The Saudis Launch Another Reckless War
The Saudis just tanked the oil market as part of their intra-OPEC feud with Russia. U.S. oil producers are going to suffer as a result:
Saudi Arabia had pushed last week for a steep cut in production by OPEC countries and by those oil producers in league with OPEC, particularly Russia. The idea was to prop up prices in the wake of a global decline in demand because of the epidemic of covid-19, the disease caused by the novel coronavirus. But Russia balked, not wanting to give up market share, and over the weekend, the Saudis turned 180 degrees.
They are now moving to flood the market with hundreds of thousands of barrels of additional oil per day and offering steep discounts to refineries around the world.
Analysts fear the move is the beginning of a price war between the Saudis and Russia — which will squeeze American shale oil producers as prices are heading sharply downward.
The Saudi move will inflict some pain on Russia, but they are cutting off their own nose to spite their face. Flooding the market with more oil hurts the Saudi government’s revenues at a time when they need all the revenue they can get. This is something they cannot afford to do for very long. Like so many other Saudi government actions over the last few years, this was an ill-considered and reckless gamble that is likely to blow up in their face. The Saudi break-even point is higher than it is for any other major oil-producing state. The Saudis need an oil price above $80 per barrel, and the Russians can get by at almost half that.
In the U.S., the collapse in oil prices will have a negative effect on the local economies that depend heavily on energy, and along with the effects of the outbreak on the broader economy these parts of the country will be harder hit than most. Our “ally” has just taken aim at undermining an important part of the U.S. economy at a critical time. Maybe this will help drive home the message that the U.S. owes Saudi Arabia nothing and should stop supporting them.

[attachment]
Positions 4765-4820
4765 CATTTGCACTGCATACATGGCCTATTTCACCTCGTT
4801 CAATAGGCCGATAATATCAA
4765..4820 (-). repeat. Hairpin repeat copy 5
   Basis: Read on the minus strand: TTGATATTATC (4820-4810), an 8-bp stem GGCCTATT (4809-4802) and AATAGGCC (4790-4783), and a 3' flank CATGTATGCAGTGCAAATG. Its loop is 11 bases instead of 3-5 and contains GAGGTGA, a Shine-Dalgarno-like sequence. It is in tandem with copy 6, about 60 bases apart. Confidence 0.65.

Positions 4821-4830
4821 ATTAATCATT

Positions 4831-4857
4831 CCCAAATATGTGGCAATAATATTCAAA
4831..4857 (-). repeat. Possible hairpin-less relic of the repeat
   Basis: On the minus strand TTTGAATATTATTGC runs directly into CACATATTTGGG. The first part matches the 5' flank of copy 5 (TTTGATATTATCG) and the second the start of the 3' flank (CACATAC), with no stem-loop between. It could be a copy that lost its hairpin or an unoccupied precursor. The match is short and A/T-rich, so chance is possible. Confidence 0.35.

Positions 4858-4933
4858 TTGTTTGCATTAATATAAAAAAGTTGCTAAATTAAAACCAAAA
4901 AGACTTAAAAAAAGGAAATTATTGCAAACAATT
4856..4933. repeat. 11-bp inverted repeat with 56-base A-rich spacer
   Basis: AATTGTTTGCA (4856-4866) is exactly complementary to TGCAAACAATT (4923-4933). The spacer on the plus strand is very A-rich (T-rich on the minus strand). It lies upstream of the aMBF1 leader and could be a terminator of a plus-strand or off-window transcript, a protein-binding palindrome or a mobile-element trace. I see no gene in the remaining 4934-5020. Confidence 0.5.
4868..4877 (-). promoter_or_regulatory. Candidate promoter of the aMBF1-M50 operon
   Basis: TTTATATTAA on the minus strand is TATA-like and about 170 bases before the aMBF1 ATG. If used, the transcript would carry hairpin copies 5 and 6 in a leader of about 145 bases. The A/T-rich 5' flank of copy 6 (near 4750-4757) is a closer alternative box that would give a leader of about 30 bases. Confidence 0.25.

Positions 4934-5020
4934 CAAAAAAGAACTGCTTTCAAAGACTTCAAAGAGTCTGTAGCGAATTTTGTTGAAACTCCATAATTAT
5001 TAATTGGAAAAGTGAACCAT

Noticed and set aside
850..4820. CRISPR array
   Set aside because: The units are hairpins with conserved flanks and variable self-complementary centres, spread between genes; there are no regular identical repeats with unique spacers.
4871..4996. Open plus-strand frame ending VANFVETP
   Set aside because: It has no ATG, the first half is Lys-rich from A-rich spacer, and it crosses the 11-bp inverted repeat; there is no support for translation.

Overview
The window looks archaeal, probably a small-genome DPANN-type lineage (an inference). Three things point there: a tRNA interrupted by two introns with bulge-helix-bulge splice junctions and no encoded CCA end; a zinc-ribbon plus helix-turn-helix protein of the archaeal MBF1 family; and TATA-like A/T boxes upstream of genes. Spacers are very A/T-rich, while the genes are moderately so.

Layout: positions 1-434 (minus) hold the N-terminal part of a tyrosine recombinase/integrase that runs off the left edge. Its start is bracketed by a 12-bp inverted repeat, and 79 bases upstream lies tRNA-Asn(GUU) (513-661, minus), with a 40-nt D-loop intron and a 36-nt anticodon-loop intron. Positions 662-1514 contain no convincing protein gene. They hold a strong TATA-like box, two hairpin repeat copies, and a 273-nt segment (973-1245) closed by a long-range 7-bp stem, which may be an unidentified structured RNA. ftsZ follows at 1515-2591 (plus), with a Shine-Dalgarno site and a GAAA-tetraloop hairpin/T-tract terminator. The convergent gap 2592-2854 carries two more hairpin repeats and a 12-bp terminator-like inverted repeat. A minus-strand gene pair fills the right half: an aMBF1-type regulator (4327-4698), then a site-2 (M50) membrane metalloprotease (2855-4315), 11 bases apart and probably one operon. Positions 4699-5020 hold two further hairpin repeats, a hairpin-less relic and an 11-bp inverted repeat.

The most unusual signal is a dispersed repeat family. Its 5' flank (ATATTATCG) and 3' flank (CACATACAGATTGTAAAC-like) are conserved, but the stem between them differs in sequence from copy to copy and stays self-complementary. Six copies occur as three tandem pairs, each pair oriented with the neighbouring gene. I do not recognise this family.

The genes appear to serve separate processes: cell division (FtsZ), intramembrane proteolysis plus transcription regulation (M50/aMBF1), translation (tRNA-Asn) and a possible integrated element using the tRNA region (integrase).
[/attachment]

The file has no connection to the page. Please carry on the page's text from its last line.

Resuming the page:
Once again, Mohammed bin Salman has started a war he cannot win. David Fickling explains:
The bigger problem for Saudi Arabia is that even a withdrawal of shale production will leave the fragile truce it’s enjoyed with Russia in tatters, just as the prospect of a plateau and peak in oil demand looms ever closer.
Riyadh’s race-to-the-bottom strategy only worked in 1985 because it was the lowest-cost producer. Now, its bloated budget means that it’s one of the highest-cost and shakiest players [bold mine-DL]. It remains embroiled in a costly and brutal military quagmire in Yemen, and on Friday arrested senior royals on the grounds they were plotting a coup.
More than four years after Prince Mohammed Bin Salman began the economic reforms that were intended to diversify the economy’s dependence on crude, the prospect of prices ever returning to fiscal breakeven levels looks even more remote. Even Saudi Aramco shares are now trading below their offer price.
Countries embarking on wars often expect they’ll be over in a few months, only to discover their opponents were stronger than they thought. Should this turn into a prolonged fight, Moscow is unlikely to be the first player to fold.
Like the war on Yemen, which has been Mohammed bin Salman’s signature policy for the last five years, this price war is ill-considered, likely to drag on much longer than the crown prince expects, and ultimately ruinous.